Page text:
Over the past couple of years, I've had the opportunity to speak about my lifestyle, the reasons why I adopted it and the ways I implemented it in my daily life. Such opportunities arose again recently and forced me to take a step back and look at my life from an outsider's perspective.
As zero-wasters, we tend to talk a little too much about the nitty gritty amongst ourselves and sometimes forget that it is important to look at the bigger picture and remember why we made these choices in the first place.
So over the next couple weeks, I'd like to go back to basics. Who, why, how?
But first, I'd like to tell you about the 5 Rs of the Zero Waste Lifestyle, first coined by Zero Waste Home author Bea Johnson.
This mnemotechnic tool is a great way to make a decision when life throws a (zero waste) challenge your way.
Here are 5 major ways to prevent waste from entering and cluttering your life.
Waste makes its way into our lives in various ways. Some are obvious, some not so much. Some are voluntary, others not really.
The first step to reduce your waste production is to REFUSE what you do not need.
What can/should be refused?
- Single use and disposable (paper or plastic) items such as straws, cups, bags, napkins
- Junk mail
- Freebies such as pens, stickers, tote bags - We all love free stuff, but the time and physical and mental space they cost us might not
- Unsustainable practices - Not only do I refuse to use disposable cups at coffee shops, but I've decided altogether to stop shopping and therefore supporting businesses whose values I do not share (think fast-food restaurants that use styrofoam containers and big coffee shops whose disposable cups end up on beaches and in the ocean)
- Refuse disposables - Order a drink with "no straw", order "for here" in reusable dishware instead of using single use plates and utensils.
- Prevent junk mail - I wrote a whole article about it
- Resist the temptation - A free tote bag sounds great right now, but once you get home and realize you already have 10, you might loose interest and resent yourself for that moment of weakness
- Bring your business elsewhere - Support your small neighborhood coffee shop who resists the appeal of disposables
Society, people, the media want to convince us that we need the latest phone, gadget, dietary supplement.
If we simply avoided these sources of envy, our consumption would naturally decrease, but we can also take a proactive approach and question the reasons why we get influenced.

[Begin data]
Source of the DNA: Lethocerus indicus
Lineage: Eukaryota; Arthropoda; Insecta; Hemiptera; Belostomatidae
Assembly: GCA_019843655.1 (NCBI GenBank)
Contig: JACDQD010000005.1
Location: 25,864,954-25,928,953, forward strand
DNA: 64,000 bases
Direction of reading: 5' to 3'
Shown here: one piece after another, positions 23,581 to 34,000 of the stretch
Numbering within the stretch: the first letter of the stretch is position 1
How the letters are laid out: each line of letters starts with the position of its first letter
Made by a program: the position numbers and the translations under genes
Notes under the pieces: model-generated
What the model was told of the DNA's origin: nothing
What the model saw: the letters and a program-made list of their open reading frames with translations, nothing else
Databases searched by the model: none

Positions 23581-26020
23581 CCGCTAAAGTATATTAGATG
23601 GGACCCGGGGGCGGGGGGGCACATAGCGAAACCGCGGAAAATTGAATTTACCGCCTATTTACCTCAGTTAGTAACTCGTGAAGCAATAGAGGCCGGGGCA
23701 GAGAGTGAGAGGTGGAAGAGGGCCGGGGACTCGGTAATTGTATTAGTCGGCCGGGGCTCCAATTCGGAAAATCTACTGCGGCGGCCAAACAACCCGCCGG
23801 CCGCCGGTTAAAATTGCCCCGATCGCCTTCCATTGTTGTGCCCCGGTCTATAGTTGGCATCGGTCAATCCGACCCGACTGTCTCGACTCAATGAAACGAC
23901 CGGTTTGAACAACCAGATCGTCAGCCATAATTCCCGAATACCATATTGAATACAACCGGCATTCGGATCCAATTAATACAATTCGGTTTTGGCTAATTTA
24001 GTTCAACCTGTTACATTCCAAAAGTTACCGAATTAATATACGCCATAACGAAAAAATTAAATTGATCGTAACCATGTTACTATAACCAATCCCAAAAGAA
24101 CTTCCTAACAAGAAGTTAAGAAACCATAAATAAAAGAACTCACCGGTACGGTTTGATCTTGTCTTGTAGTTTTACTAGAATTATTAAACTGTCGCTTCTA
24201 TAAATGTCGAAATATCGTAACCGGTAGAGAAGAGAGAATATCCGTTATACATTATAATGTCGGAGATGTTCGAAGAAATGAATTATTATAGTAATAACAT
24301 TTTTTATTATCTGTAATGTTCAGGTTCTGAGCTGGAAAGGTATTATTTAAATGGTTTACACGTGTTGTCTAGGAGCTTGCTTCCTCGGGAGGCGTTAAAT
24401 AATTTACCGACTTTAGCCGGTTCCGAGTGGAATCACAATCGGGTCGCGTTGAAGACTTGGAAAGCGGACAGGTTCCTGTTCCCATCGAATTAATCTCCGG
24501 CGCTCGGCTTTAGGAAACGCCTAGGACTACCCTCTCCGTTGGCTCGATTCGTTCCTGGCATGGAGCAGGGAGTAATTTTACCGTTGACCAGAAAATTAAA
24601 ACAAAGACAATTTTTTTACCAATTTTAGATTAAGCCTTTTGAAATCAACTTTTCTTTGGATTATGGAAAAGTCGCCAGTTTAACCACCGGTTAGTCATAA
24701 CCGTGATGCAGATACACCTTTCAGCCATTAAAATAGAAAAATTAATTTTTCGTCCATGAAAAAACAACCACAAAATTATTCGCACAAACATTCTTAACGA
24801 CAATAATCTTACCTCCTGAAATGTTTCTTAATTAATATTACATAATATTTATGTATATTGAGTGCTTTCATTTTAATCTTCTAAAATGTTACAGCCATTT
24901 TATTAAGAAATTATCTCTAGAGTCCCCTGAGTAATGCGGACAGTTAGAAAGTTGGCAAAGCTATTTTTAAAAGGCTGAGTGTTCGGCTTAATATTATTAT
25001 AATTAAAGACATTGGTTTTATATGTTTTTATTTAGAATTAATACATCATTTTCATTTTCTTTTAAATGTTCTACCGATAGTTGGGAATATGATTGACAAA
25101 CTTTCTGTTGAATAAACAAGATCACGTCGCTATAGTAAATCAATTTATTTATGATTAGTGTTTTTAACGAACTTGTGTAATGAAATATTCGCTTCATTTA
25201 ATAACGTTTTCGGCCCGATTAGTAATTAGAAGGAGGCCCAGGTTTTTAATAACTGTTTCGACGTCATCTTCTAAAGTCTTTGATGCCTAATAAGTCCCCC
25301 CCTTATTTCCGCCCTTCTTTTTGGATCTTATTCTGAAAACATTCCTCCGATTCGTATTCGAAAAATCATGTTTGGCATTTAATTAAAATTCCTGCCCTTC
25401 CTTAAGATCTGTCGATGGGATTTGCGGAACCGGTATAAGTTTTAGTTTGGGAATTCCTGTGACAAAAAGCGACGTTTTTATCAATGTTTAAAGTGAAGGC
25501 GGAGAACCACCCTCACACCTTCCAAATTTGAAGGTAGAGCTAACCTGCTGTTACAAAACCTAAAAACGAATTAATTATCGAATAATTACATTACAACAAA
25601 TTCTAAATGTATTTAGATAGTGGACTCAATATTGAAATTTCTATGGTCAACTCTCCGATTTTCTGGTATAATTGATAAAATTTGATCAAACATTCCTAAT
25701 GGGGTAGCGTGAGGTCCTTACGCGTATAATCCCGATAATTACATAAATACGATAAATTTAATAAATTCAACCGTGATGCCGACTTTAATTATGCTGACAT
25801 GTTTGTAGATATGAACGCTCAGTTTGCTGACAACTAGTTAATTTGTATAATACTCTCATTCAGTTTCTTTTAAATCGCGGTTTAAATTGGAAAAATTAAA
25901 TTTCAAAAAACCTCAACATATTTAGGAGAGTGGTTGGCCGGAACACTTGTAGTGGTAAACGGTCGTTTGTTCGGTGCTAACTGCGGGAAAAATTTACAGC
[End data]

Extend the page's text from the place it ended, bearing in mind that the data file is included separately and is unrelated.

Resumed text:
By taking a look at our purchasing patterns, we can identify areas where we can simply REDUCE our consumption.
What can/should be reduced?
- Our current wasteful consumption
- The activities that support or lead to over consumption
- Evaluate your past consumption, think about purchases you later regretted, take a look at what you own and consume, and ask yourself whether you need or enjoy it
- Declutter - we spend a lot of time cleaning, washing, sorting, rearranging and taking care of the things we own. Owning less means less time wasted doing those activities. And then sell, donate, recycle, compost or send to the landfill what you no longer need.
- Decrease your consumption and the activities that lead to consumption - Bike or walk instead of using your car, take shorter showers instead of baths, organize a clothing swap instead of a shopping trip.
What can/should be reduced?
- Eliminate wasteful consumption (shop with reusables, swap disposables for reusables)
- Alleviate resource depletion (share, buy used, buy smart)
- Extend the useful life of necessities (repair, rethink, return)
- Bring your own reusables - Invest in a zero waste kit or shop your cupboards to make your own - A reusable mug, a stainless steel straw, a stainless steel box and a cloth napkin should cover your basics
- Get your library card - look for the closest library, tool library, toy library, kitchen library and start participating in the sharing economy
- Try reusing or repurposing something before throwing it away - Make veggie brith out of food scraps, a body scrub with ground coffee, fire starters with toilet paper tubes and dryer lint
- Repair something - Bring a pair of shoes to the cobbler, attend a fix-it fair, learn how to darn socks
- Buy something used instead of something new - Craigslist is a great place to start, or your local second-hand or vintage store.
Take a moment and inquire about what's recycled curbside in your area and where recycling depots are (+ their cost & opening hours).
If you live in Portland, you'll find everything you need on the City's website.
If you have the possibility to compost, give it a try! Whether you live in a house or an apartment, alone or with your family or roommates, there are many options out there that might fit yout situation: some cities offer curbside composting, others have a compost bin at the farmers market, you might to try backyard composting a try, or give vermicomposting a try.
Bea Johnson recommends that you apply the 5Rs only in that specific order. It's a tool that I come back to over and over when I feel the urge to purchase something. I try to think whether I can simply refuse it, if I can borrow it, find it second hand, in a non-plastic version, etc.
Zero waste is a journey, a lifestyle, not a goal. No one will be zero waste ever. But if you're in a position to make a change, I highly encourage it to.. just start, with one thing. Once you'll have your Zero Waste goggles on, things will get easier and remember that you have a whole community of Zero Wasters around you who can support you during this adventure.---
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